Dark Fortress

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Eidolon Review

by Alex Henderson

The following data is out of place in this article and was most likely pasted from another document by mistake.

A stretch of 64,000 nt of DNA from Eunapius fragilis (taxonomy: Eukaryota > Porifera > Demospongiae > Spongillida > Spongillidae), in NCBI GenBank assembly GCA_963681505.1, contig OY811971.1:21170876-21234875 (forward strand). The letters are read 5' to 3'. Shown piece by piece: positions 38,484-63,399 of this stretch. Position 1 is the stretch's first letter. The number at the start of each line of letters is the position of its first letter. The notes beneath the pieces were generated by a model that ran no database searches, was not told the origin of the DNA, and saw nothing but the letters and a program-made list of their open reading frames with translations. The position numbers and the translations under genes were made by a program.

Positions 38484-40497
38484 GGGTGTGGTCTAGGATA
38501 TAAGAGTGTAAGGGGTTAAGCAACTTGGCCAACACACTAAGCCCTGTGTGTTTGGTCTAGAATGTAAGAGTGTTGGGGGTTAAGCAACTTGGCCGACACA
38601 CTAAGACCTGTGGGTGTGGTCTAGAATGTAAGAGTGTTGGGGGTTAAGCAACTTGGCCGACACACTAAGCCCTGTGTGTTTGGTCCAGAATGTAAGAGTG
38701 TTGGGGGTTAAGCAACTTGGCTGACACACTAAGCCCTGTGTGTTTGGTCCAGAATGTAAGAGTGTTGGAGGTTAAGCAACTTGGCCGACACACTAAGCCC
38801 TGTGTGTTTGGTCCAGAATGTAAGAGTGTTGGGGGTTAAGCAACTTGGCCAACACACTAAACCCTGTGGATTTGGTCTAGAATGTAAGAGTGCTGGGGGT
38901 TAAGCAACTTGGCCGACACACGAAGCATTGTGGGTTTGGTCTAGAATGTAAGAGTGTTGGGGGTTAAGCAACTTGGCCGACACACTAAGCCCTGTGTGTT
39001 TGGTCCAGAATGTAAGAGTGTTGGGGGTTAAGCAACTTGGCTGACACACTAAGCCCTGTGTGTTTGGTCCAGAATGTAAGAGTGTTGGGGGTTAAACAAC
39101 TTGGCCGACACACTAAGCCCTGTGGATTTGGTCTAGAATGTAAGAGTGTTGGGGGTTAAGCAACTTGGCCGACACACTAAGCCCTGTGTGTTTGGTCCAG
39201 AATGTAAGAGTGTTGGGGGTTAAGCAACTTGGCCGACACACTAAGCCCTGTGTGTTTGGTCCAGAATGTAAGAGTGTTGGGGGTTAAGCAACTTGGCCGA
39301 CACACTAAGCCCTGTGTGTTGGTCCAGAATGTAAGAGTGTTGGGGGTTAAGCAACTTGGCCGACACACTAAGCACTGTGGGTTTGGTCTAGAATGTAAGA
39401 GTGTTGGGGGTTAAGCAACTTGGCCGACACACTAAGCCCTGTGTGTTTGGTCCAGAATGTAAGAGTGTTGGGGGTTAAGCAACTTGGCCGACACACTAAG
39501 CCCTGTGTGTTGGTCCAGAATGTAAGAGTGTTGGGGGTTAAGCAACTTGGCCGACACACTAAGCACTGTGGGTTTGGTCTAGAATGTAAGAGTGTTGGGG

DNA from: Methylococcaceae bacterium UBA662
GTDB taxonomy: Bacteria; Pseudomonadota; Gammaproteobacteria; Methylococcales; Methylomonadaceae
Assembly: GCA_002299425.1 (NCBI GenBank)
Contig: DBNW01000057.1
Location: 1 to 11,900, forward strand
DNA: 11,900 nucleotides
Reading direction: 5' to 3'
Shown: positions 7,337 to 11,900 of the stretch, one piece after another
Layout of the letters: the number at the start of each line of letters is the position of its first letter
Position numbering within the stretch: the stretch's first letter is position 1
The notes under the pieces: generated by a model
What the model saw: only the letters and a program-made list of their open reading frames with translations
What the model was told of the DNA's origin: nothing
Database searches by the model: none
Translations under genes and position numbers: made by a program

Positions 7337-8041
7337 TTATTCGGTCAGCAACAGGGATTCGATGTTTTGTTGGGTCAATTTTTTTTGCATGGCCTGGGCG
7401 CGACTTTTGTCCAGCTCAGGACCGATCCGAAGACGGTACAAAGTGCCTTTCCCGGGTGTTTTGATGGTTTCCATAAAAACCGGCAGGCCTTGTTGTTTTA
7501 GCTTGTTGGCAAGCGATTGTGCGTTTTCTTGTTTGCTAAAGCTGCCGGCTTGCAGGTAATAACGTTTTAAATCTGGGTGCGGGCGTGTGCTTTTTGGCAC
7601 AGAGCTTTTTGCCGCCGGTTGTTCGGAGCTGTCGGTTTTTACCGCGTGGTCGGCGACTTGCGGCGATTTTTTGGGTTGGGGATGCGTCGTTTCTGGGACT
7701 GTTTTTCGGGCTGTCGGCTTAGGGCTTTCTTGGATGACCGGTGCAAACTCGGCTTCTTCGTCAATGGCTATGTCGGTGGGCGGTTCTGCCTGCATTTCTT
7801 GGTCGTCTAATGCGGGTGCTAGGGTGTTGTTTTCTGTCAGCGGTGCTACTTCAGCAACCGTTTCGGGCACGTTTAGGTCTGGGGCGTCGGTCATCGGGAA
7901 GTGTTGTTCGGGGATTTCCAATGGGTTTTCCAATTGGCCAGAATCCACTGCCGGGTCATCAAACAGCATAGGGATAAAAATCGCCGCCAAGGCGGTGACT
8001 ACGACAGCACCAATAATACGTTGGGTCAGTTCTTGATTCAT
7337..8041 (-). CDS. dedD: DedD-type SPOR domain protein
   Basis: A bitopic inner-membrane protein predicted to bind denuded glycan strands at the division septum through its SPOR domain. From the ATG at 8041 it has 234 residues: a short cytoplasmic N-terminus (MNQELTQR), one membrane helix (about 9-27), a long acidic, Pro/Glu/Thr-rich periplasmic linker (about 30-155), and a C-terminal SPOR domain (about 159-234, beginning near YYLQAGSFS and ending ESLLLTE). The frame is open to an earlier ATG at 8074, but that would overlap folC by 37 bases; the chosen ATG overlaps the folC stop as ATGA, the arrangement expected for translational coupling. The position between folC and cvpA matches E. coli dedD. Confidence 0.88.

Lineup changes are very much the norm in black metal; a black metal band that can go ten or more years without any lineup changes is the exception instead of the rule -- and like so many other European black metal outfits, Dark Fortress have had their share of personnel changes since their formation in Germany in 1994. Dark Fortress experienced some major upheaval and turmoil in 2007, when their original lead singer, Matthias Jell (aka Azathoth), took off after 13 years with the band and was replaced by Morean (founder of the band Noneuclid). But Dark Fortress bounce back nicely on their first post-Azathoth album, Eidolon. This 2008 release is a concept album based on the Greek idea of an astral double, which is similar to the German concept of a doppelgänger. Some concept albums work well as a whole but lose something if you only hear selected or individual songs; however, that isn't a problem at all on Eidolon. Every song on this 52-minute CD can stand on its own regardless of whether or not one hears the other tracks; that is as true of "The Unflesh," "Catacrusis," and "Cohorror" as it is of "Edge of Night" (which has nothing whatsoever to do with the American film noir/crime thriller-themed daytime soap opera that ran from 1956-1984 -- first on CBS, then on ABC -- although the song's title will bring smiles to the faces of those who are old enough to remember that program). Brutally heavy yet darkly atmospheric and fairly melodic, Eidolon achieves a stylistic middle ground that fans of more mainstream metal might find to be more accessible than Gorgoroth or Marduk but less accessible than Dimmu Borgir. Morean sticks to sinister-sounding rasp vocals and never ventures into clean vocals, but he doesn't render the lyrics indecipherable -- and he proves to be a major asset for Dark Fortress throughout the excellent Eidolon.

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